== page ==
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Musical Miasma & Putrid Poetry

(6 posts)
Music and poetry are emotive, and when something—especially an entrenched “old favorite”—grabs our emotions, discernment often takes a back seat.

You Ask Me How I Know He Lives

Monday··2014·04·21 · 2 Comments
I serve a risen Savior (“He ascended into heaven, and sitteth at the right hand of God the Father almighty”. From thence he sent the Holy Spirit, who is in the world today.) I know that He is living, Whatever men may say. I see His hand of mercy; I read His words of cheer; And just the time I need Him He, my great High Priest, intercedes for me with the Father. “Therefore let us draw near . . .” He lives, He lives, Christ Jesus lives today! He teaches, reproves, corrects, and trains me in righteousness as I “let [his Word] richly dwell within [me] ” along life’s narrow way. He lives, He lives, salvation to impart! You ask me how I know He lives? He promised that he would rise from the dead, the angel announced that he had, he appeared to the Apostles and others, and the Holy Spirit recorded it all in Scripture, which “I have treasured in my heart.” And that’s all I have to say about that.

Prints by the Pond

I have never liked that Footprints poem. Every now and then I see someone point out the fact that God carries his children constantly, not just through tough times. This, of course, is a crucial correction, but it eviscerates the verse, leaving only a twosome of toe tracks on the trail. What to do? We can’t afford to purge this precious piece of classic Christian kitsch completely, can we?* In service to affected art aficionados, I offer this adjusted adaptation, which is, I hope, theologically thoughtful, while maintaining a measure of maudlin mawkishness. * Yes.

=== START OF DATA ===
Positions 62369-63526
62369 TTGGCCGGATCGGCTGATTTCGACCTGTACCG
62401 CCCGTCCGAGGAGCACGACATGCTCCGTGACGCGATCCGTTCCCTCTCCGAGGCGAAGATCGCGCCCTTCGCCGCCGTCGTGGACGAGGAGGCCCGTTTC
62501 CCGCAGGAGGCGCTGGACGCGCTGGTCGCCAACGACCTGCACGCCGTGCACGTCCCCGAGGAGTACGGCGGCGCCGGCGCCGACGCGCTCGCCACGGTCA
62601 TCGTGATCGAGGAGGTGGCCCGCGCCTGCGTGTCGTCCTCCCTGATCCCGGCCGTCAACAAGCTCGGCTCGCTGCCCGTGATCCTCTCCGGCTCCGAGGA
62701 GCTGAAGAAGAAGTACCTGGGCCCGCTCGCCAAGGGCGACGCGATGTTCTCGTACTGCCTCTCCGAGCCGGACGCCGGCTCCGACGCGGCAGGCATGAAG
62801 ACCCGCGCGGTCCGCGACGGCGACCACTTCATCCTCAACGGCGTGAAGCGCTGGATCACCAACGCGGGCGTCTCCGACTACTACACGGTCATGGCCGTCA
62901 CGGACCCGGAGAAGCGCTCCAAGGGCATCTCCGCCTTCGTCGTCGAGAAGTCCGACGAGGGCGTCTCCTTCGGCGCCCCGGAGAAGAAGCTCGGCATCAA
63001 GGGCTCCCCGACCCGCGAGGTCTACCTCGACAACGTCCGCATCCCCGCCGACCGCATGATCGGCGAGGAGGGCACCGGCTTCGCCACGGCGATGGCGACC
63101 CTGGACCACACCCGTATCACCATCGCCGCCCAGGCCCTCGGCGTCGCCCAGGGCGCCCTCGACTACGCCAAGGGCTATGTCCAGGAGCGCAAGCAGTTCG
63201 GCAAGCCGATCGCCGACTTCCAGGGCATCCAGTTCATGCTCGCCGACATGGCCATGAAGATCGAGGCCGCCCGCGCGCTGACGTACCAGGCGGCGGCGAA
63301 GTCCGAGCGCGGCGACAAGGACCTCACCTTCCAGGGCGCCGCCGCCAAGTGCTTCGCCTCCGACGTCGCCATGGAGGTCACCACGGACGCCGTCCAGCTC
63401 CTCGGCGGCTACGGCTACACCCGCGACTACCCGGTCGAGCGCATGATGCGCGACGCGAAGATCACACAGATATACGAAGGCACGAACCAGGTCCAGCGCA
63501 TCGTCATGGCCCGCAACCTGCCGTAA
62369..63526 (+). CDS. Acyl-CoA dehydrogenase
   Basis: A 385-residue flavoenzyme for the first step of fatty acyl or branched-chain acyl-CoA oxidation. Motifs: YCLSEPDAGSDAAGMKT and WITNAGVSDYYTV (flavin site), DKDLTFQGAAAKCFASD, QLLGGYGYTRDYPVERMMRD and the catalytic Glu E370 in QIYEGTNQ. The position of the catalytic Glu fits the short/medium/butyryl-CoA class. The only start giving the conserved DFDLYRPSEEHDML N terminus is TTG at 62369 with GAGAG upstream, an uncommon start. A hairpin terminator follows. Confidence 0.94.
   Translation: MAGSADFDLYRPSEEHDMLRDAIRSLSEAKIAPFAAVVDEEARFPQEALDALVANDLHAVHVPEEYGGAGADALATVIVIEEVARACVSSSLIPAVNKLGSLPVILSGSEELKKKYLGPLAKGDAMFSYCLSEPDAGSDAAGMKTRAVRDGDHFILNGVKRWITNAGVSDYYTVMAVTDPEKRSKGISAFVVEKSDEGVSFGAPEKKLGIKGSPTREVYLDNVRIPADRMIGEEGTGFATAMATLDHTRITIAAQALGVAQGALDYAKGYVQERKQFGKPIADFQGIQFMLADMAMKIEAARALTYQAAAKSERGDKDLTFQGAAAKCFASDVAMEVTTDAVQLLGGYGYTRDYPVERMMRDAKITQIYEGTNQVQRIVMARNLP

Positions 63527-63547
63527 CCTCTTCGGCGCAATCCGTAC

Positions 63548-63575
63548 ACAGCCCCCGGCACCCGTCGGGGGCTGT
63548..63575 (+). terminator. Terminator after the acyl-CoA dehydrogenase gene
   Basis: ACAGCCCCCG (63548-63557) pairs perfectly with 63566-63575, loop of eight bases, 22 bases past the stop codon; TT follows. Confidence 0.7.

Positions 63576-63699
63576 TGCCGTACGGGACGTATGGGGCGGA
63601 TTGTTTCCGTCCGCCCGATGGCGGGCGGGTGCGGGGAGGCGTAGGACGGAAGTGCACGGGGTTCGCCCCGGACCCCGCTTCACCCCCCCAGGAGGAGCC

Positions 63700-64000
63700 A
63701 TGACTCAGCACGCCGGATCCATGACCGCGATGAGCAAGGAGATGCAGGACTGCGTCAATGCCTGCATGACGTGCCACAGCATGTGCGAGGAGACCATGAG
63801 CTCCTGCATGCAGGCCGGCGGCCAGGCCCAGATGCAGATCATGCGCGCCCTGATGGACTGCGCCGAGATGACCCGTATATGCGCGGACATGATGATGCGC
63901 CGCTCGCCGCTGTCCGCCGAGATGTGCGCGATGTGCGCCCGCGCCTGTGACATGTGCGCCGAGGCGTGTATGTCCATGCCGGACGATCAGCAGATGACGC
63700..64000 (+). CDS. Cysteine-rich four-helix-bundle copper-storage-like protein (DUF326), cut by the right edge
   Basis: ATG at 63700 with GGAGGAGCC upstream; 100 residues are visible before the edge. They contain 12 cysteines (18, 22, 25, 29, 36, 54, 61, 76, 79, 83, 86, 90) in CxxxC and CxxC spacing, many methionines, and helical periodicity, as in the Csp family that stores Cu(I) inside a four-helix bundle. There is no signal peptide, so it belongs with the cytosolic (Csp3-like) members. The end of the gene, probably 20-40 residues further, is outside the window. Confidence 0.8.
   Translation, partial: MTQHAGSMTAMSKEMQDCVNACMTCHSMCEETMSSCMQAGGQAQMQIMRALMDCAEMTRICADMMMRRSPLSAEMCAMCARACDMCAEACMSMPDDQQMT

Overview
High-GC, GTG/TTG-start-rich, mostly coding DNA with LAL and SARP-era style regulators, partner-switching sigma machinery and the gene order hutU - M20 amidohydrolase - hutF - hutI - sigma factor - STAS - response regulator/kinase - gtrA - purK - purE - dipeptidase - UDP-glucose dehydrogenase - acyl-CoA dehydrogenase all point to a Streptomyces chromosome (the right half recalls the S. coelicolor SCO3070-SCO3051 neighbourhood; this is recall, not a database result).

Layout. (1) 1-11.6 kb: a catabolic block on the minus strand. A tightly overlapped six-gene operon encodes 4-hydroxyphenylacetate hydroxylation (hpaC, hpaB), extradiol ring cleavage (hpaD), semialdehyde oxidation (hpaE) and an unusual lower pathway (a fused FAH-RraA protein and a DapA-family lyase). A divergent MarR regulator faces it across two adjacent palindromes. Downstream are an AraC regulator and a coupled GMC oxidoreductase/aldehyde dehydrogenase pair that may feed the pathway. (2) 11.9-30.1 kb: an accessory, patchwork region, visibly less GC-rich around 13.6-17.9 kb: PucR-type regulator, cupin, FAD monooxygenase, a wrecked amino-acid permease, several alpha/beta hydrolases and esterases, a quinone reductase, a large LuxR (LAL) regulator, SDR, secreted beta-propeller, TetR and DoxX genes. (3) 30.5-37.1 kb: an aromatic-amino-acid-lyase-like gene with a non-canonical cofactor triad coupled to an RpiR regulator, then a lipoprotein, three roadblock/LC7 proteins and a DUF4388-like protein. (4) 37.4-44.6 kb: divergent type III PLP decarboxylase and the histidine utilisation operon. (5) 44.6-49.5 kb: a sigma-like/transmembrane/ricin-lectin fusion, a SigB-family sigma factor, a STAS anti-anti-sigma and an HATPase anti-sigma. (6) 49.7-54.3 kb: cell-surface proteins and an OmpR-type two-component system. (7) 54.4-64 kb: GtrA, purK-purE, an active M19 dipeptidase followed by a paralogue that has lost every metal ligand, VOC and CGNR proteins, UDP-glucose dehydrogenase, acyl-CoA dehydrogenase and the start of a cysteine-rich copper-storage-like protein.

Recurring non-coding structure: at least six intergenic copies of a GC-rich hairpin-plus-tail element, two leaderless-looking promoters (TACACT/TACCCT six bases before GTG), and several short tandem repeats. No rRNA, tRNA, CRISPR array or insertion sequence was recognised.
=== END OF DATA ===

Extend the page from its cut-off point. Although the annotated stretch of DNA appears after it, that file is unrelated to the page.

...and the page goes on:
Andy Walks with Me

Let’s fix an “old favorite.” First, we’ll have to remove the mystical, sentimental gibberish. Then, we’ll fill the holes with something biblical, while retaining the rhyme and meter. I come to the Scriptures alone, Where God gives me his revelation, And the truth I see, there revealed to me Is his own incarnation. RefrainAnd He walks with me, and He talks with me, And He tells me I am His own; And the joy we share as we tarry there, By only God’s children is known. He speaks through the words on the page, Words so sweet, with comfort are ringing, And the truth therein bids me turn from sin— To Christ I am now clinging. Refrain I’ll let his Word richly indwell With all wisdom teaching, exhorting With hymns and songs, gratitude belongs Through Christ through God the Father.* Refrain Now, there is something to sing about. * Colossians 3:16–17

Hey, hey, we’re narcissistic